In this paper, we present the first realisation and experimentation of a new eye tracking system using an infrared (iR) laser pointer embedded into a wireless smart contact lens. We denote this contact lens prototype as the cyclops lens, in reference to the famous hero of the X-Men comics. The full eye tracker device combines the smart contact lens and its eyewear, which provides a primary source of energy and the beam detection system. We detail the assembling and encapsulation process of the main functionalities into the contact lens and present how a gaze tracking system is achieved, compared to existing conventional eye-tracking ones. Finally, we discuss future technical improvements.
Knowing and analysing the gaze direction has become a key operation when using, for instance, augmented or virtual reality display systems for which it is useful to assess the attentional or cognitive load or to validate an operation by designating it by gaze1,2,3. Although a wide range of eye tracking techniques exist, these techniques are not always best suited to be used with an AR/VR headset. For instance, electro-oculography4 has limited accuracy, scleral-coils5 are uncomfortable requiring the eye to be anesthetized. Standard video-based techniques3 require a clear view of the eyes (e.g., glasses are an issue), small yet high aperture cameras and relatively high computing power, to provide a sufficiently high accuracy. As a result, the issue of integrating a performing eye tracker into an AR/VR headset is still an active research topic6,7.
In parallel, encapsulation of functions in a wireless contact lens has been made possible thanks to recent advances in technologies for manufacturing micro-scale optoelectronic components, as well as methods for assembling them onto separately-formed substrates8,9. As a result, a variety of electronic contact lenses have been proposed in the last two decades. Due to the nature of the lens, the applications concern mainly wearable smart sensors for health diagnostics10,11, the correction of vision or refractive errors12, gaze tracking13 or displays14,15,16,17. Some wireless contact lenses have been tested on persons (e.g. studies carried out at Moorfields Eye Hospital in London18) and have been commercialized in medical products (e.g., Sensimed19). However, their overall functions were relatively specific (e.g., intraocular pressure gauge (IOP) or glucose monitoring) they operated as interrogators and did not implement complex cognitive tasks. In this context, including a laser pointer directly on the eye could provide a potentially simpler and more compact solution to measure eye gaze compared to available technologies based mostly on image processing20,21. It would also allow demonstrating the use of an electronic contact lens as component of a more complex system (eye tracking).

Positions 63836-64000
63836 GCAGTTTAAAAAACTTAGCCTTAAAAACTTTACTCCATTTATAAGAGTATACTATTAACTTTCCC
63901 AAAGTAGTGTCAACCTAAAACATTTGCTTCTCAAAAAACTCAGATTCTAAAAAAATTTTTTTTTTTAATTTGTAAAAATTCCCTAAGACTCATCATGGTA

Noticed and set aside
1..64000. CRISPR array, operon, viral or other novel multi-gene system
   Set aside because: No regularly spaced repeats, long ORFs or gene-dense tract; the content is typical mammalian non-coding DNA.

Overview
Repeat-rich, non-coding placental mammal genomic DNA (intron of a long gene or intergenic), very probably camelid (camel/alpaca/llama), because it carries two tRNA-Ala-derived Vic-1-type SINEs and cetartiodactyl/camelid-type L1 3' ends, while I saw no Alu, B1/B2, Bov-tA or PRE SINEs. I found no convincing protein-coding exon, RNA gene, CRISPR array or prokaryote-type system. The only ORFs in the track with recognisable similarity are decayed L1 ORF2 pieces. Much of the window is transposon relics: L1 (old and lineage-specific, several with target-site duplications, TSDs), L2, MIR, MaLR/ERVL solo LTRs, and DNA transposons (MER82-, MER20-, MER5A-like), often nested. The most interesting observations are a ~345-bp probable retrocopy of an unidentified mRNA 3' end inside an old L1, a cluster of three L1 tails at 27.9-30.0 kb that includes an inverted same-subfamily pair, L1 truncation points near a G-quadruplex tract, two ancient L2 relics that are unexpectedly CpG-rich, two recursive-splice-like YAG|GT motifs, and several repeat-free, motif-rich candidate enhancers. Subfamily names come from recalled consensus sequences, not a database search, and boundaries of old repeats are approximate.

The operating principle of the eye tracking system is described below. The idea to use a marker into a contact lens is not new22 and neither the integration of a light source into a contact lens. The integration of a micro-LED has already been demonstrated for other applications [e.g.23]. We propose here to use a vertical cavity surface emitting laser (VCSEL) because of the good ratio between the laser power and the power supplied as well as the very low divergence (few tens of mrad without any additional optics) which allows for a high quality beam spot (necessary here to get a good detection accuracy). Our goal was here to scale all the elements to design and realize a complete eye tracking system, showing how the spot emitted by a laser pointer can be detected correctly by the sensor (independently from the eye rotation) with a good accuracy, for a given distance between the eye and the eyewear, and in compliance with the security standards (optical and RF).
Eyetracking operating principle